THE FOREIGN SERVICE JOURNAL
A Forgotten Cemetery in Vienna
BY J E F FREY GLASSMAN
Jeffrey Glassman is a recently
retired FSO. During a 27-year
career, he served at the U.S.
Missions to the Organization
for Security and Co-operation
in Europe and the United Nations, as well as
in Monrovia, Cape Town, Moscow and Minsk.
Photo by StudioTheresa Bentz, Vienna.
nknowing, Vienna Tri-Missions
employees drove by it every day
on the Wahringer Gurtel, high
up behind a 40-foot stone wall.
It was on the regular route between the
embassy and the Mission to the OSCE,
where I worked. When I first arrived in
Vienna in August 2004, I struggled to make
sense of the maze of streets. My initial goal
was simple: to drive from the mission to
the embassy without becoming one with
the ubiquitous Vienna streetcars.
To that end, I intensely studied the
Freytag & Berndt BuchplanWien
, an excel-
lent map of the city known in our family
as “the orange map.” On the lower third of
page 20, in painfully tiny print, it showed
the location of Israelit Friedhof (Jewish
As an American Jew working in
Vienna, I was intrigued. I was aware of the
schizophrenic attitude the Viennese have
toward their Jews. Some of the highest
points of Jewish life and accomplish-
ment occurred in Vienna. The names are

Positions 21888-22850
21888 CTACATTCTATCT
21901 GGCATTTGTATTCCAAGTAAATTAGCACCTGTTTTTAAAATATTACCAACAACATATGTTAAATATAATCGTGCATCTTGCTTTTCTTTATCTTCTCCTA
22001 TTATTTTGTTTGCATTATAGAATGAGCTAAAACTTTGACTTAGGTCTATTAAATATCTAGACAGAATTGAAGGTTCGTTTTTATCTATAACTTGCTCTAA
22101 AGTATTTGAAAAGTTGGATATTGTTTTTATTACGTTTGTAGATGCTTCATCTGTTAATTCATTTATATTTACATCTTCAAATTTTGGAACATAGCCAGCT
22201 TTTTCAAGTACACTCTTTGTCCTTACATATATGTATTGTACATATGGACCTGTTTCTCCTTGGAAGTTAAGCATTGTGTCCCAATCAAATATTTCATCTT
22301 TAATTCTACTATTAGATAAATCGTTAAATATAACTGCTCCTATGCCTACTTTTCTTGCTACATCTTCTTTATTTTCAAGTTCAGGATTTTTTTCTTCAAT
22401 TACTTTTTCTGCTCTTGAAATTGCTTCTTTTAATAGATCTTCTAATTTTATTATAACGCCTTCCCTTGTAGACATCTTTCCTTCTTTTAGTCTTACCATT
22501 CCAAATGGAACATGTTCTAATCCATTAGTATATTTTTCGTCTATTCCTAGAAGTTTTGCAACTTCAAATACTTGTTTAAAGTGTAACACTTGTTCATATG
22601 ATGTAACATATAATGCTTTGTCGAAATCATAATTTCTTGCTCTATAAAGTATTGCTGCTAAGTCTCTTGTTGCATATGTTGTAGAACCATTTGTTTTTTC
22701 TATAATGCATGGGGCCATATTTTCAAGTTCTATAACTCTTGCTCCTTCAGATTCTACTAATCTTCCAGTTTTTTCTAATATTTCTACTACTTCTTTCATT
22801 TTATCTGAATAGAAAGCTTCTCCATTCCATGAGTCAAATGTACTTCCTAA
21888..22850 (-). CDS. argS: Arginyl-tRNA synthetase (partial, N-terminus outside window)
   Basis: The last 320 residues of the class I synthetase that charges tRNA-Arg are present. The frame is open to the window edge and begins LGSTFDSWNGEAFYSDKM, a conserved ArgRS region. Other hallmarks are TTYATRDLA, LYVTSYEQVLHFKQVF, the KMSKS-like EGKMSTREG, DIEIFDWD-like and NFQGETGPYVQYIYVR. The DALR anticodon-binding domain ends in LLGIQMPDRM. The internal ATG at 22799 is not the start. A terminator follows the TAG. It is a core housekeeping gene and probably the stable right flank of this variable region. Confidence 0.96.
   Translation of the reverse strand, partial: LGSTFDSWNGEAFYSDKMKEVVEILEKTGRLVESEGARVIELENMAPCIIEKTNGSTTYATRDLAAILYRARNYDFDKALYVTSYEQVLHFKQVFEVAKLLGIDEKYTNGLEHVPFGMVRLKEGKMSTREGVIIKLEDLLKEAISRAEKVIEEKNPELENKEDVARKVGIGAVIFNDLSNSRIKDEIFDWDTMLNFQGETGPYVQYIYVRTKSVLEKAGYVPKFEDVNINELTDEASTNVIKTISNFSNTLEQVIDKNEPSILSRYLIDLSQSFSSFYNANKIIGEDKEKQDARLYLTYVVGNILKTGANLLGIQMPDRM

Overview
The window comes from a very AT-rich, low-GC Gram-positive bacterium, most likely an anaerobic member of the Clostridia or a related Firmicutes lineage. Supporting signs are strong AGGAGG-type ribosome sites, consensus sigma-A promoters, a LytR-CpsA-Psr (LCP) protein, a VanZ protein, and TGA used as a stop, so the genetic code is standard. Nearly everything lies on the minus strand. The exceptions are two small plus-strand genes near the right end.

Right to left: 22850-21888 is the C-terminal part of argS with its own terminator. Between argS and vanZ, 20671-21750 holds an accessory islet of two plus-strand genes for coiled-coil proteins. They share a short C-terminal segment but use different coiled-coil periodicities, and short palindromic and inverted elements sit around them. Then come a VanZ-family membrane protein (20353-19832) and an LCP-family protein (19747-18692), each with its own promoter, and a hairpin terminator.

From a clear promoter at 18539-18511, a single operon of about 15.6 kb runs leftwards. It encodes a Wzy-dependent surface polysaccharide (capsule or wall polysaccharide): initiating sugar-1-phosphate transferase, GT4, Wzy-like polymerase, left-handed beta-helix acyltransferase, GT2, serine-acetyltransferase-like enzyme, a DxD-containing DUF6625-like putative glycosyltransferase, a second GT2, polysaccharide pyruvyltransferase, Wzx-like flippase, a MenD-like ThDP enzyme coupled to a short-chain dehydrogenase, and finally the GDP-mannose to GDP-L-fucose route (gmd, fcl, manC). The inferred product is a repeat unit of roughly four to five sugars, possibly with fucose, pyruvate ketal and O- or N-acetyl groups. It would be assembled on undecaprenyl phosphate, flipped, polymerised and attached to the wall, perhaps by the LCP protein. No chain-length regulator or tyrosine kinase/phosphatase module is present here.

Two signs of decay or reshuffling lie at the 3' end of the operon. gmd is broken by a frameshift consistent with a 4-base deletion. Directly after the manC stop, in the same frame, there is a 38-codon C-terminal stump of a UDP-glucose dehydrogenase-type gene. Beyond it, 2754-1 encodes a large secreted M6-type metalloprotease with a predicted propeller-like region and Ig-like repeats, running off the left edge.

familiar: Theodor Herzl, Sigmund Freud,
Felix Mendelssohn, Gustav Mahler, Arthur
Schnitzler, Arnold Schoenberg. The low
When I passed through the ancient
wooden gates, I sensed I had entered a
place sacred yet wild. The silence was
points are also well known.
After the Anschluss, when Hitler
appeared on the balcony of the Hofburg
Palace on March 15, 1938, thousands of
Viennese cheered the Fuhrer. Before the
war, Vienna had been home to almost
200,000 Jews. Many of them fled; 65,000
lost their lives as part of Hitler’s Final
Solution. The current Jewish population of
Vienna is under 10,000.
The Israelit Friedhof, also known as
the Wahringer Cemetery, was the chief
place of Jewish burial from 1784 to 1879.
After 1880, Jews were buried in a section of
Vienna’s Central Cemetery, where Mozart,
Beethoven and Brahms are also buried.
As I became aware of the
cemetery, I wanted to see it. My
family attended the Stadttem-
pel, the only synagogue in the
city that survived the Nazis (only
because they feared burning it
to the ground would endanger
other parts of central Vienna).
When I asked at the Stadttempel
if I could go to the cemetery, I
was told that nobody goes there.
It’s been closed since the war.
Naturally, that mademe even
more eager to go.
In the winter of 2007, the Stadttem-
pel announced that there would be a
one-time tour of Wahringer Cemetery.
The tour would be led by historian Tina
Walzer, who has made its study her life’s
passion. “Great,” I thought. But almost
immediately, I was told I couldn’t go:
The cemetery was so overgrown that my
wheelchair would not be able to traverse
its narrow, rutted paths. I was undeterred.
On the day of the tour, my wife and
I showed up at the cemetery at the
appointed time. It was a typical winter day
in Vienna: raw cold and overcast, with the
clouds seemingly inches above our heads.
I had been warned about the condition of